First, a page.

- Shopping Bag ( 0 items )
The Asian sex trade is often assumed to cater predominantly to foreigners. Sex Slaves turns that belief on its head to show that while western sex tourists have played a vital part in the growth of the industry, the primary customers of Asia?s indentured sex workers and of its child prostitutes are overwhelmingly Asian men. Here are the voices of some of the world?s most silent and abused women?women who have been forced into prostitution by the men they trust. This is their story, including the journey...
The Asian sex trade is often assumed to cater predominantly to foreigners. Sex Slaves turns that belief on its head to show that while western sex tourists have played a vital part in the growth of the industry, the primary customers of Asia’s indentured sex workers and of its child prostitutes are overwhelmingly Asian men. Here are the voices of some of the world’s most silent and abused women—women who have been forced into prostitution by the men they trust. This is their story, including the journey from home to captivity, the horrors of "seasoning" for prostitution, and the hidden life within the brothel.
Posted June 11, 2008
I was asked to read and give my opinion of this book by a student who is about to embark on a masters course on this same topic. I therefore dutifully slogged through it, although I would have never finished it otherwise. The topic of the book is primarily about the condition and circumstances of Asian women who have been trafficked into the sex industry for consumption by Asian men. As a book that brings focus on the abject abuse, imprisonment, slavery and torture of women, it is a welcome contrast to the more exploitive 'read: crap' books on the market such as 'Private Dancer,' which tend to deal with the high end of Thai prostitution with western customers, all based more on fiction than on research. Brown's book is looking at the same coin from the opposite side. OK, that's about it for the positive comments I have to make about the book. On the minus side, this book is so redundant, you need only read the first chapter, 'The Market,' to learn all you will about what Brown has to say on this subject. In chapters such as 'The Management' and 'The Law,' Brown just spins a few interviews with Calcutta or Thai sex workers to send the same message of how horrible trafficking is and her disgust at the men who perpetuate it. I think she's spot on with her opinion and I had no idea of the depth of the problem, but more complete research might have given her more to write about each topic, and would have allowed me to read more than 4 pages before going to sleep. As a case in point, there is a chapter titled, 'The Customers.' I was expecting to read data and observations based on interviews with the people who use prostitutes. Instead, all you read is more extrapolation of what she thinks men are thinking based on said interviews with the sex workers in Calcutta, the Philippines and so on. Her only published interview of a male seems to be the one young motorcycle taxi driver youth who said he went to brothels because he was 'lonely.' For this book to have increased substance and power to change and dismantle systems, interviews and insider information from all parties are required. In this same chapter Brown writes, 'We should ask what these customers think about prostitution. And why they have to buy sex.' Indeed, she should have. As for her conclusion that prostitution should remain illegal, she ignores all of her evidence that it's precisely because it's illegal that police and other institutionalized corruption completely prevent the dismantling of the system. So which do you want? The unrealistic ideal of ending all prostitution while keeping it illegal at the expense of the continued state of women being kidnapped, cajoled, forced, sold and leveraged into accepting a fate 'and by fate, I mean the end of their lives as they know it' of severe mental and physical abuse, confinement, rape and murder? Or do you try to help those suffering the most by legalizing and regulating it as an industry, with the intention of allowing more access of NGOs to inform, educate and help improve general working conditions in non-prostitution industries? This underlying confusion in her argument is really what annoys me the most about this book. I respect her passion for the subject, but she needs to take a reality pill, or at the very least try to draw conclusions that arise from her data. In summary, as a person who purports to be tackling this as an academic, her research is weak and all of her conclusions seem to be based just on personal opinion and interviews with sex workers. As for her claim that her work is not meant to be sensational, with a title of Sex Slaves in bold red letters, and a cover shot of an Asian woman seemingly about to service some blurry unclothed man, it seems that sex does sell after all.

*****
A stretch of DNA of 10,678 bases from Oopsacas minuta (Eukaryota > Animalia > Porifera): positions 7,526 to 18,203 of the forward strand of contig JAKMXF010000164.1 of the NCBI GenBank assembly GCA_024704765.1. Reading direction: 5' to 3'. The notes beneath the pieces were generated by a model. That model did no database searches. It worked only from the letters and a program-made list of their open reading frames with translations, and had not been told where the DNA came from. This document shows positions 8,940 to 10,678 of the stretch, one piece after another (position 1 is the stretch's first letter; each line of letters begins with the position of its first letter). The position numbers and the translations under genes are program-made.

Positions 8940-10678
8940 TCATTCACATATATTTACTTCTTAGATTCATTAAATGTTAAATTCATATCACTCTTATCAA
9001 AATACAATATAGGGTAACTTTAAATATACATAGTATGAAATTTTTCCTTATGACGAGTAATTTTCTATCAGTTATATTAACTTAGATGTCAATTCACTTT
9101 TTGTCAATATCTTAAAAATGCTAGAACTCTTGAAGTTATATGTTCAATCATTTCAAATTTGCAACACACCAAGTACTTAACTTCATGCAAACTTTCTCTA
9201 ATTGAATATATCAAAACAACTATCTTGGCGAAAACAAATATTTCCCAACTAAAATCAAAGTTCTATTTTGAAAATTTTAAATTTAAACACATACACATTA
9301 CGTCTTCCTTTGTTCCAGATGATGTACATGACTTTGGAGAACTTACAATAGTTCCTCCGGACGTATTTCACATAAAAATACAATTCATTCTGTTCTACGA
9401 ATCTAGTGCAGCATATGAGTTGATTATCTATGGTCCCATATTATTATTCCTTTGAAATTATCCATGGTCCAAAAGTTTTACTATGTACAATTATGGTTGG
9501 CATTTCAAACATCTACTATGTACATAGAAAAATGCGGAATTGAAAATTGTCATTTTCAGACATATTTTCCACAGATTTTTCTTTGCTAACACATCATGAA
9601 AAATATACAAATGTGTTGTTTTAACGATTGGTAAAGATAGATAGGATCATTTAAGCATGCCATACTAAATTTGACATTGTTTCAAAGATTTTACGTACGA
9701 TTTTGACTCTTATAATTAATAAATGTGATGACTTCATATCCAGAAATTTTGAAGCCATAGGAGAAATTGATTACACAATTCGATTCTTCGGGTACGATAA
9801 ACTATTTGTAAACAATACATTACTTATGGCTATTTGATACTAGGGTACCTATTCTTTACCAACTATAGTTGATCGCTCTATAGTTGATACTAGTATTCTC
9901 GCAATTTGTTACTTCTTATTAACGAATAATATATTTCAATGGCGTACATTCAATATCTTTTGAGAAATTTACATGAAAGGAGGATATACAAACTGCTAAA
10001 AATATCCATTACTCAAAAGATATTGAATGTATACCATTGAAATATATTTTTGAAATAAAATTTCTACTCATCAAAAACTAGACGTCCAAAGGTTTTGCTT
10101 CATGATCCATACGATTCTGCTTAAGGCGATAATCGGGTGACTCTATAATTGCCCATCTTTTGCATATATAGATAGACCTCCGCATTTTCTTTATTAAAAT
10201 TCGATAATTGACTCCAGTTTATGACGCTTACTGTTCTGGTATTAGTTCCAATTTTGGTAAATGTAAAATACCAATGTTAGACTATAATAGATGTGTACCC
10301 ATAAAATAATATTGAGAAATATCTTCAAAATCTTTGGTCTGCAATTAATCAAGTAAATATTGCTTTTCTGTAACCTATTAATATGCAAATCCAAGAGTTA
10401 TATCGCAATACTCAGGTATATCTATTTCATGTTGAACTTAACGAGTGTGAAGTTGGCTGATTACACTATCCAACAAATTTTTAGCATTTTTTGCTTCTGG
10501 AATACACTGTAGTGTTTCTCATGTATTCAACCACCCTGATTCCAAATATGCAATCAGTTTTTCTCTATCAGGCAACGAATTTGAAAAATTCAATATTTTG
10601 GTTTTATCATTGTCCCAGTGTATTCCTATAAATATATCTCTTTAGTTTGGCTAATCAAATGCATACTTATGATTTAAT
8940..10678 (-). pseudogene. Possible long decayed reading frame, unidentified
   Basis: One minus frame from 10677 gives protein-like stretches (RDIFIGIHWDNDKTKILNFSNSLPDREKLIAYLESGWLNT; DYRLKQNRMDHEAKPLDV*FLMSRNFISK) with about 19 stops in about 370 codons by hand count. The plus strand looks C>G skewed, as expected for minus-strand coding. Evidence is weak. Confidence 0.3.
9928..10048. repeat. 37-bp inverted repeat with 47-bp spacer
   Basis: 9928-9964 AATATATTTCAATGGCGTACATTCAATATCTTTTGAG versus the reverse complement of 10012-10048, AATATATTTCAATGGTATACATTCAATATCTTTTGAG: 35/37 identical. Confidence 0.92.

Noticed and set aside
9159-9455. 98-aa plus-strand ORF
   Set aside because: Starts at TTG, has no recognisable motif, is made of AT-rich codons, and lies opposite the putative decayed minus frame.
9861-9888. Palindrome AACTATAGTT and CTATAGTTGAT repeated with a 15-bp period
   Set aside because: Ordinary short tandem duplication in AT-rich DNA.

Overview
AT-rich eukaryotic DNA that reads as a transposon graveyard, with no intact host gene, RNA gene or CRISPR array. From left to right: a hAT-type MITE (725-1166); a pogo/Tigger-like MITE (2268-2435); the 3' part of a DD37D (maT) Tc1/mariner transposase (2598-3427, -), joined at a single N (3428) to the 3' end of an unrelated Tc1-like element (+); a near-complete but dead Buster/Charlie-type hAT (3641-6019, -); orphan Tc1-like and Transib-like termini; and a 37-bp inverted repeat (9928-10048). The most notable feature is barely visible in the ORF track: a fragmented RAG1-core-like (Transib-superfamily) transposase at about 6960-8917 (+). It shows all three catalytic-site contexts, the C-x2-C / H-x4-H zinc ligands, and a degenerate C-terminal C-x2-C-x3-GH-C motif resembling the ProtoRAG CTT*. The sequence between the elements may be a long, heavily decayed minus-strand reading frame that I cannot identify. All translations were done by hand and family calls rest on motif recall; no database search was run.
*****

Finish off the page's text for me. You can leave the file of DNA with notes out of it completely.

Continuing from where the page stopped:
1 out of 1 people found this review helpful.Was this review helpful? Yes NoThank you for your feedback. Report this reviewThank you, this review has been flagged.